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UniPod Rwanda inauguration marks a milestone at UR Innovation Week 2023

Gaspard Twagirayezu, the Minister of Education on Friday November 10, inaugurated a University Innovation Pod (UNIPOD), a United Nations Development Programme (UNDP) funded initiative, aimed at promoting innovation, inter-disciplinary research and nurture the next generation of innovators and entrepreneurs in the University.

The event held at College of Science and Technology (UR-CST), which was one of key activities to mark the second UR Innovation Week, saw young innovators presenting innovative solutions to diverse societal challenges. 18 outstanding projects were recognized and awarded. 8 of them focusing on AI and Internet of things got Rwf5 million each while the remaining ones focusing on different other domains were awarded from Rwf5 million to Rwf1 million

The groundbreaking moment on the sidelines of the University of Rwanda Innovation Week 2023, brought together dignitaries including the Ministry of Education, UNDP representatives, partners, and various stakeholders, including University of Rwanda academic staff and students.

 During the official launch, Hon.Twagirayezu said, “Investing in our people is investing in the future of our nation. This maker-space bridges the gap between our schools and the community.”


“The country's ambition is to become a model innovative society, and that journey is now. People who make this journey a reality are students," he said, urging them to connect their visions to societal problems,” he said.

“You should not count yourselves out of what is happening in this world,"  he added, recommending them to utilize the space effectively, innovate more and be available anytime.” he added.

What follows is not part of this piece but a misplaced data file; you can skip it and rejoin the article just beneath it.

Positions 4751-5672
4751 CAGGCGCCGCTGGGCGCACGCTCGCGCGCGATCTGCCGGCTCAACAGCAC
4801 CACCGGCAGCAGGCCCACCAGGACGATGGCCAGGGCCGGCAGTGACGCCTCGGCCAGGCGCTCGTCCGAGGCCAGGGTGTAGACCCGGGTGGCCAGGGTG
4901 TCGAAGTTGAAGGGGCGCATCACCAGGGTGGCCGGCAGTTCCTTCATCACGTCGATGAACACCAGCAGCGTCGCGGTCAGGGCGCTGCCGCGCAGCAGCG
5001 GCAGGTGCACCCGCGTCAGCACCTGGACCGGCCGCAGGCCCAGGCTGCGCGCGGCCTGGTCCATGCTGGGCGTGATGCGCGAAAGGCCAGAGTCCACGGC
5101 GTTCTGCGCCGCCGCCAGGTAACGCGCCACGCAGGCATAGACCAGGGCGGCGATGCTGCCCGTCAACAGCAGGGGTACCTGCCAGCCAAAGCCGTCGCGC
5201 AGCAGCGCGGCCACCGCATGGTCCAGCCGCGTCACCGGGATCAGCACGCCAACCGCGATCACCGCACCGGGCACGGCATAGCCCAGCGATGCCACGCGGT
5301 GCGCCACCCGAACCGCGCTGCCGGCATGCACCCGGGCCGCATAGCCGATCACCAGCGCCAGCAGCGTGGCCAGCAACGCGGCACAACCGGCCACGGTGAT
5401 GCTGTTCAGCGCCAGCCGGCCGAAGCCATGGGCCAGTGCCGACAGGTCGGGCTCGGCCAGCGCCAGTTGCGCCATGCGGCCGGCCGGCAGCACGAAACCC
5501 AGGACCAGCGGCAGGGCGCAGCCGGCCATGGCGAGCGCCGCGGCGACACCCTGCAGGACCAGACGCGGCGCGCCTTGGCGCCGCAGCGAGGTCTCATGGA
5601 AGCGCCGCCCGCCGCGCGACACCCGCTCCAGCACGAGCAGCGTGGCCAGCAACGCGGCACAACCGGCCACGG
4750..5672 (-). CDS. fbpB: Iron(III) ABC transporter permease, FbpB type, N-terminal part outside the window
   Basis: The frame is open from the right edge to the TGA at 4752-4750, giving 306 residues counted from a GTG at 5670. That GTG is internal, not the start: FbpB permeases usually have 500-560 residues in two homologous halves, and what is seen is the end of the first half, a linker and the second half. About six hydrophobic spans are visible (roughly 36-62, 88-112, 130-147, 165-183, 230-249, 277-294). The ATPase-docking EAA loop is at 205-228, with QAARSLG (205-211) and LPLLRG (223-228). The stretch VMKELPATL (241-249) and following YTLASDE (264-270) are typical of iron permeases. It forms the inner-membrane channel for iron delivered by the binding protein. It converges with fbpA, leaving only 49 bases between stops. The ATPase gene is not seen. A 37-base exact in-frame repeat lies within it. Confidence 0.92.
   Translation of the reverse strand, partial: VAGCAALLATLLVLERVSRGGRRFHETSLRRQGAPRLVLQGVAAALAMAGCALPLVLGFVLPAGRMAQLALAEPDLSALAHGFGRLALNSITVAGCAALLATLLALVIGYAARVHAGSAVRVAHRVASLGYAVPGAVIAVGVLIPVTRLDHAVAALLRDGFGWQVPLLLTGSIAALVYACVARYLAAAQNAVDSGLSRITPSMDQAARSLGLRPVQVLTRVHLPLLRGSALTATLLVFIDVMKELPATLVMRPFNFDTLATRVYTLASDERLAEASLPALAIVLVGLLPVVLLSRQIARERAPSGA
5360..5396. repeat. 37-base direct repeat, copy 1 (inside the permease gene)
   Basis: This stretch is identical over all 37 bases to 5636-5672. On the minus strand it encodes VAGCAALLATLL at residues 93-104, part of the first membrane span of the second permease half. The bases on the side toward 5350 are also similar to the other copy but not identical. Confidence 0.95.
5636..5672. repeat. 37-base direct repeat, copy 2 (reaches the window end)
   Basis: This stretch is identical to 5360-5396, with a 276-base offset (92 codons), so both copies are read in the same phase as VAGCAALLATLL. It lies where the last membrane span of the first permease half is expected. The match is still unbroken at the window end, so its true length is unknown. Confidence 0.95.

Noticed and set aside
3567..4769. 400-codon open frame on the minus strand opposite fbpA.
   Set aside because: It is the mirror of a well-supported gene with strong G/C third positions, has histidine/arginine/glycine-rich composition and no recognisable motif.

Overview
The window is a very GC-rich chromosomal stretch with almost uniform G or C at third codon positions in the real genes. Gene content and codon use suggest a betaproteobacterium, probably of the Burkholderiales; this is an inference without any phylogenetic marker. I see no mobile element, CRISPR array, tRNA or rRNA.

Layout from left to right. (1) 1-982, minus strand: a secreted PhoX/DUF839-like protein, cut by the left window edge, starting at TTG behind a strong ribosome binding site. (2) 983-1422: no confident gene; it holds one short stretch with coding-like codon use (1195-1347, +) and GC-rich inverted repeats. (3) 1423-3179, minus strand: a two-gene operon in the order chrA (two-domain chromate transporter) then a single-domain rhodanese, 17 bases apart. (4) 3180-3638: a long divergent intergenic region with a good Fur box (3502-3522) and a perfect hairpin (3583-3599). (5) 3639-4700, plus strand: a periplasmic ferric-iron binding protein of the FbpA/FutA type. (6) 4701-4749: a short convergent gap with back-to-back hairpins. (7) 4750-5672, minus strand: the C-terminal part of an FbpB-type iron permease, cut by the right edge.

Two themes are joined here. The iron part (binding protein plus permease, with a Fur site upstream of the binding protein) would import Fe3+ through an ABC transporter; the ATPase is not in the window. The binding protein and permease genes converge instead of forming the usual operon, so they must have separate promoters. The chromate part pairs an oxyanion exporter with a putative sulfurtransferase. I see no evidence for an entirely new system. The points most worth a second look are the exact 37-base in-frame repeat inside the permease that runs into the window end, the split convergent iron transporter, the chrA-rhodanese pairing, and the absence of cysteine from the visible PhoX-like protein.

The winning students shared their journeys and motivations behind their solutions.


Among the winners is Marie Ritha Umutoni, a final year student at UR, focusing on Embedded Computing Systems at the African Centre of Excellence in Internet of Things (ACEIoT). She won an award in Internet of Things (IoT) and AI, leading her startup, ‘Ibaba Intelligence Solutions’.

She developed a security system for home surveillance and proximity detection in unsafe areas. It uses inexpensive, non-intrusive components to identify moving objects like humans, animals, and vegetation.

Once a motion is detected, the system can trigger actions like sounding an alarm or notifying owners via SMS or a call to alert them of a potential intruder. To achieve real-time, on-the-edge classification of moving objects, she cleverly combined analog Passive Infra-Red (PIR) sensor data with TinyML inference. This ensures high accuracy and low latency for efficient detection and classification of various moving objects.


Equally, Emmanuel Niyibikora, a crop science student at UR, Busogo campus, developed a unique project called ‘Hair Wastes Shoe Cream’. After observing the wastage of salon hair clippings, he decided to recycle them into a distinctive black shoe cream. His product is a semi-solid, multipurpose product and expected to solve a couple of market demands, especially reducing shoe cream import quantity.

Furthermore, Gasana Bisetsa Jururyishya, a master's student, whose project is named ‘Farm Vision’, the goal is to address challenges in the agricultural sector by creating a system that enables farmers to forecast and monitor the health status of their crops.

The device, which can be installed in the farm, utilizes an AI model to capture and analyze images, identifying potential issues such as pests. Farmers will be receiving notifications, allowing them to take timely action without physically visiting the farm, streamlining crop management and enhancing overall efficiency in agriculture.

Shauri Kalibatha Jonathan, a student in mechanical engineering manufacturing, IPRC Ngoma, has developed ‘Re-Banatex’. This innovative project focuses on recycling banana trunks into fashion products such as leather, garments, bags, and hair extensions. The goal is to contribute to Rwanda's growing fashion industry, creating job opportunities for youth and increasing income for farmers.

 Maxwell Gomera, the UNDP Rwanda Representative shared that for far too long, Africa has been peripheral to the knowledge economy. “Not because we are not contributing, but because we have allowed ourselves to be placed where we are,” he said.

Gomera mentioned that, Universities in Africa have considered their core business is only ‘Teaching’ and ‘Research’ which never solved today’s problems that they account for. However, this must change today and it is possible as students showed their potential that they can do even more.”